Coverup: a British government agency refused to reveal clinical trial data for Glaxo’s Seroxat
Featured here earlier for its benevolence to the poorest, Glaxo, (Let them eat vaccines!) one of our biggest companies, has been fined £2 billion in the US for encouraging the prescription of unsuitable drugs to children, illegally promoting two antidepressants by bribing doctors, and withholding safety data about a diabetes drug.
Glaxo’s ‘encouragement’ had included:
- free trips for doctors, snorkelling, sailing, deep-sea fishing, balloon rides, spa treatments and cash payments, to persuade them to prescribe these drugs, or to reward them for doing so;
- allegedly paying a medically-qualified radio host more than £150,000 to ‘plug’ a GSK antidepressant for unapproved uses;
- payment for articles approving its drugs to appear in reputable medical journals.
Causes for concern had been reported (and ignored) for many years. Two such instances follow:
In 2003 Colin Whitfield, a retired headmaster, aged 56, slit his wrists in his garden shed two weeks after starting to take Seroxat. The coroner recorded an open verdict and said the drug should be withdrawn until detailed national studies were made.
In 2007 Sara Carlin, a 18-year-old Canadian student hanged herself despite official warnings (and warnings from her mother) that the drug could lead to self-harm.
In 2008 it was reported that Professor Irving Kirsch from the department of psychology at Hull University and his colleagues in the US and Canada requested and obtained a full set of trial data for four antidepressants under freedom of information rules from the Food and Drug Administration, which licenses medicines in the US and requires all data when it makes a decision.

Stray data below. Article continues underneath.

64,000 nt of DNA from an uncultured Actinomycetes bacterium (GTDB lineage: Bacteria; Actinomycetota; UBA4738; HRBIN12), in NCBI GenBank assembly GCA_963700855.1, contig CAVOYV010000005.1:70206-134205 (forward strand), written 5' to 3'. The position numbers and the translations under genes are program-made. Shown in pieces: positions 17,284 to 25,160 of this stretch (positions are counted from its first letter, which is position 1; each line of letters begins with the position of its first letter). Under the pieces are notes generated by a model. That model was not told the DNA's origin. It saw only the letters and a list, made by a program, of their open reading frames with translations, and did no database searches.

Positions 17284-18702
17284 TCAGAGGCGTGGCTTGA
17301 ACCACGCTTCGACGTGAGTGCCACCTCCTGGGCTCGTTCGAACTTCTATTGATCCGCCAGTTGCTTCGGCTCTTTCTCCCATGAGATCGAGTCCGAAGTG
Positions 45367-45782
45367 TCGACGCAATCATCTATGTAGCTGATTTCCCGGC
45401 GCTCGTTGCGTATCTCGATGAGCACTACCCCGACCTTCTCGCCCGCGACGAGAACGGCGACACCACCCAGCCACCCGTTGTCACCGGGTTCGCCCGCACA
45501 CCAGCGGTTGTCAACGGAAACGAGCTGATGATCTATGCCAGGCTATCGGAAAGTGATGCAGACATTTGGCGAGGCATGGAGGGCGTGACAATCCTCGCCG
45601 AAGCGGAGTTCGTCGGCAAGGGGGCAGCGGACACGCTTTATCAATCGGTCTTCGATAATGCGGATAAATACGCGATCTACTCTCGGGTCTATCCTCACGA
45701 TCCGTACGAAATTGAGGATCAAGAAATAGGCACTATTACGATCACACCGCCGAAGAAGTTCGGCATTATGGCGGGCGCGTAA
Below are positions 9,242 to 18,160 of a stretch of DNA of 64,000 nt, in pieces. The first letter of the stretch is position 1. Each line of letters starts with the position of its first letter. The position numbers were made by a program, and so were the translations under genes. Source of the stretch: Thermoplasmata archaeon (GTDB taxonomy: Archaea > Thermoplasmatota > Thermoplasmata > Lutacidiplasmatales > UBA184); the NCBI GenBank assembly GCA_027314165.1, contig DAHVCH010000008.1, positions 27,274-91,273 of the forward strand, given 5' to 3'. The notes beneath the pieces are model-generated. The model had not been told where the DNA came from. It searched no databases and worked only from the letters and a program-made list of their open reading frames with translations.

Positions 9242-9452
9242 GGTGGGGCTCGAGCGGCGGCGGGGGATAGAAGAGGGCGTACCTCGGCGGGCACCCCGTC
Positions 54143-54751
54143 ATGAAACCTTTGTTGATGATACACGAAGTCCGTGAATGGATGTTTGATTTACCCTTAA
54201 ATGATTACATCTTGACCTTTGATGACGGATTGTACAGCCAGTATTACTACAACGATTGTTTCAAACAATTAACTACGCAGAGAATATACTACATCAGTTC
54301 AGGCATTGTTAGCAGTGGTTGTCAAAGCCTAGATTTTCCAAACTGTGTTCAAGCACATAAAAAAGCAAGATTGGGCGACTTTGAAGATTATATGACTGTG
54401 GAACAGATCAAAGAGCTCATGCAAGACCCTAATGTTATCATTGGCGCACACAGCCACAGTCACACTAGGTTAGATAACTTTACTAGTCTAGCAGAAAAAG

A study then reviewed the data, including results from clinical trials that the manufacturers chose not to publish at the time.
GlaxoSmithKline which makes Seroxat, one of the named antidepressants, firmly declared the study unsound.
Why did it take so long after the UK Medicines and Healthcare products Regulatory Agency had announced a review of Seroxat in 2002 and a British coroner had called for Seroxat to be withdrawn in 2003?
Clinical trial data for Seroxat given to the MHRA were not made public
“Section 12 of the FOIA provides that public authorities are not required to comply with requests that they judge to constitute an excessive use of their resources.”
News of the Glaxo four follows
Posted on July 9, 2012, in Conflict of interest, Corporate political nexus, Vested interests, Whistleblowers and tagged Glaxo, Medicines and Healthcare products Regulatory Agency, Professor Irving Kirsch, Seroxat. Bookmark the permalink. Leave a comment.